Last Updated on March 1, 2022 by Heather Hart, ACSM EP, CSCS
Recently I was contacted by Saucony asking if I would like to review their latest shoe to hit the market (just publicly released last week, in fact), the Guide 7. This particular shoe is designed for light stability, which is still more stability than I personally prefer to run in. I typically run in a neutral shoe with minimal cushion, and I worried that my review would be negatively influenced by the fact that I’m simply not used to running in any sort of built-up shoe. So instead I passed this review over to Geoff, who does prefer to have some stability and cushioning. While there is a women’s version of the Guide 7 available, the following post, stats, and review are regarding the men’s version.
The Guide 7 is the updated version of a shoe that has been widely awarded and recognized, including being named “best shoe in the world” by the international editors of Runner’s World. The Guide 7 is designed to blend engineered stability, cushioning, and flexibility that is not typically found in a stability trainer. (A little background: Stability shoes are designed for runners who need medial support and midsole cushioning, who are mild to moderate overpronators, or simply those who need added support and durability in their shoe)
- 8 mm heel to toe offset
- 10.0 oz men’s / 8.6 oz women’s
- Upper: HydraMAX™ Collar lining, ComfortLite Sockliner™, HRC+ Strobel Board
- Midsole: ProGrid™ (heel-to-toe insert), Dual Density SSL EVA, SRC&trade Impact Zone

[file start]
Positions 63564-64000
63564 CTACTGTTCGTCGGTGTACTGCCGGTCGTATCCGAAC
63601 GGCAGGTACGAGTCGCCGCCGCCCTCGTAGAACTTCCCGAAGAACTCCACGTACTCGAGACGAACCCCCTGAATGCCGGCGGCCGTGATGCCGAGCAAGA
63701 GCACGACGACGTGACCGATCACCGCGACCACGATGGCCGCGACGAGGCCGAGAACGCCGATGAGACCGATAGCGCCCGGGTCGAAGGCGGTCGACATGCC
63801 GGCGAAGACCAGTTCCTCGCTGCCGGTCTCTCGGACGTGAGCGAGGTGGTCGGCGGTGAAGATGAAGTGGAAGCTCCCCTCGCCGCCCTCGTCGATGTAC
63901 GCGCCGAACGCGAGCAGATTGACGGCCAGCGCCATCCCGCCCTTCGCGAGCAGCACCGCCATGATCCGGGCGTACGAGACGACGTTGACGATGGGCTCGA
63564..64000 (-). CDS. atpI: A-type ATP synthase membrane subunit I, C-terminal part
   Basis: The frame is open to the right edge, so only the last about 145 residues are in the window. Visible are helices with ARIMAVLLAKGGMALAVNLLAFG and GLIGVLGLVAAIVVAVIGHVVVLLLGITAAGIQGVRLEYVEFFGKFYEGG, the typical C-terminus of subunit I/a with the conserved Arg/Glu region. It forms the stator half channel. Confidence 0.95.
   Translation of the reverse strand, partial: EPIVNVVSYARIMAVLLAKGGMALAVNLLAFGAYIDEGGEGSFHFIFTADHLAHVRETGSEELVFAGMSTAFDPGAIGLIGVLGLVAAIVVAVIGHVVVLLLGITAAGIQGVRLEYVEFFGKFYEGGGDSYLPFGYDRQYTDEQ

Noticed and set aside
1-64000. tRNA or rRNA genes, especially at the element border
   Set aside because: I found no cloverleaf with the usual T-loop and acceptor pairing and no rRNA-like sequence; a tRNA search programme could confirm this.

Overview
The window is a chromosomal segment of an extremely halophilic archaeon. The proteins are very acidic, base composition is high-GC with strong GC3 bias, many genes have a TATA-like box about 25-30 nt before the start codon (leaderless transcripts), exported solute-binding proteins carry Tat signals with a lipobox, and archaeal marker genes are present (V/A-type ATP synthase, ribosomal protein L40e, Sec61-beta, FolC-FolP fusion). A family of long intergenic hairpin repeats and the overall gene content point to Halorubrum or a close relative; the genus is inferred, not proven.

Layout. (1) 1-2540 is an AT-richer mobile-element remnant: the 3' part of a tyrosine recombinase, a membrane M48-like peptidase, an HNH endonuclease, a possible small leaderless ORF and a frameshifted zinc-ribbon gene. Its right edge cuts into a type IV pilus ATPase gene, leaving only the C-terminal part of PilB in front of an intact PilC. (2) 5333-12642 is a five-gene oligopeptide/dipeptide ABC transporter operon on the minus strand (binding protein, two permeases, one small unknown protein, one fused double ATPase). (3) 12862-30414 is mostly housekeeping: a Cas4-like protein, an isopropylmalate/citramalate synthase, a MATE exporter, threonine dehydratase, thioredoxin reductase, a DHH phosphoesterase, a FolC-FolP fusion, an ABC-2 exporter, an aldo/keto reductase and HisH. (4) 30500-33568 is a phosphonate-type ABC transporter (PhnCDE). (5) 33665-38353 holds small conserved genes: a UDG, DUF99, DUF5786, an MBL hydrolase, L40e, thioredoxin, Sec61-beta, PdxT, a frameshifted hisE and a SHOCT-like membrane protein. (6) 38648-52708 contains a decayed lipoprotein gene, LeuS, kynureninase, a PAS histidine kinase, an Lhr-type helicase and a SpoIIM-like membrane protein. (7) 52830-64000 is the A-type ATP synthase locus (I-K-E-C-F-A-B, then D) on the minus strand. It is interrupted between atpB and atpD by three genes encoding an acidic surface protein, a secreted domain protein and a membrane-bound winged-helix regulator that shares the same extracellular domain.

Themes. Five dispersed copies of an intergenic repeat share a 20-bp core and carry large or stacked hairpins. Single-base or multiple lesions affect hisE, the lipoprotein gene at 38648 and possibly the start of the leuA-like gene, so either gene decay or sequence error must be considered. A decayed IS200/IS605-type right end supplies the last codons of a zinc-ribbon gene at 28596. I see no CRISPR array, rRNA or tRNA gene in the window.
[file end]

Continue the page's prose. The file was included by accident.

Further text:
- Outsole: iBR+ 33% lighter and provides 3 times more cushioning compared to standard blown rubber
XT-900™ Premium carbon rubber outsole material that offers exceptional traction and high-wear properties
- MSRP $120
What Saucony says:
“The Guide 7 is the ultimate training partner, providing stability with flexibility in a lightweight package. PowerGrid (of which the foam is 15% lighter and 30% more durable than traditional EVA) provides responsive cushioning from heel to toe. A fully decoupled SRC crashpad minimizes impact, and the redesigned medial support system creates a smooth transition to midfoot. A flared forefoot design adds support during toe-off allowing the runner to spring forward efficiently and powerfully. Added flex grooves ensure the shoe moves with the runner with comfort and responsiveness. ”
My Initial Thoughts:
The Guide 7’s indeed feel light weight, lighter than I would have expected this particular shoe to feel. On their website, Saucony claims that “stable shouldn’t mean stiff”, however upon initial assessment, they feel pretty stiff to me. This may be a combination of the fact that they are straight out of the box, as well as the fact that I have become conditioned to very lightweight, flexible, neutral shoes. The construction of the shoe is very sound, as I would expect from a company such as Saucony, and even after a handful of runs and wear testing, nothing seems to be fraying or falling apart.
What Geoff Says: (my editorial will be in purple)
“I raced in Saucony waaayyy back in the late 80’s\early 90’s when I was trying triathlon. I was very new to running but I remember wearing nothing but Saucony for years. I’m hoping these shoes measure up to the performance of my past experiences.
I take them out of the box. Flash! They are pretty flashy. I like that, not just because I’m a show-boater (yes he is), but if people can see my running shoe, they can see me running! (the Guide 7 is offered in 4 color options for men, and 4 color options for women, many of which are more subdued and less flashy.)
I put them on my feet. They’re a bit snug. Just a bit. (Note: Geoff wears anywhere from a size 9.5 to a 10. Saucony sent him a 9.5, so in my opinion, if you are between sizes, be sure to order up). Not a huge worry because I know my feet swell and shrink though out the day, and I know I’ll stretch them a bit. The problem is they feel like I’m walking on 2×4’s. I clunk as I walk across my apartment floor. Again not a huge worry, the woman downstairs blatantly refuses my requests to turn down her music (unfortunately a true story), so I’ll clunk around a bit…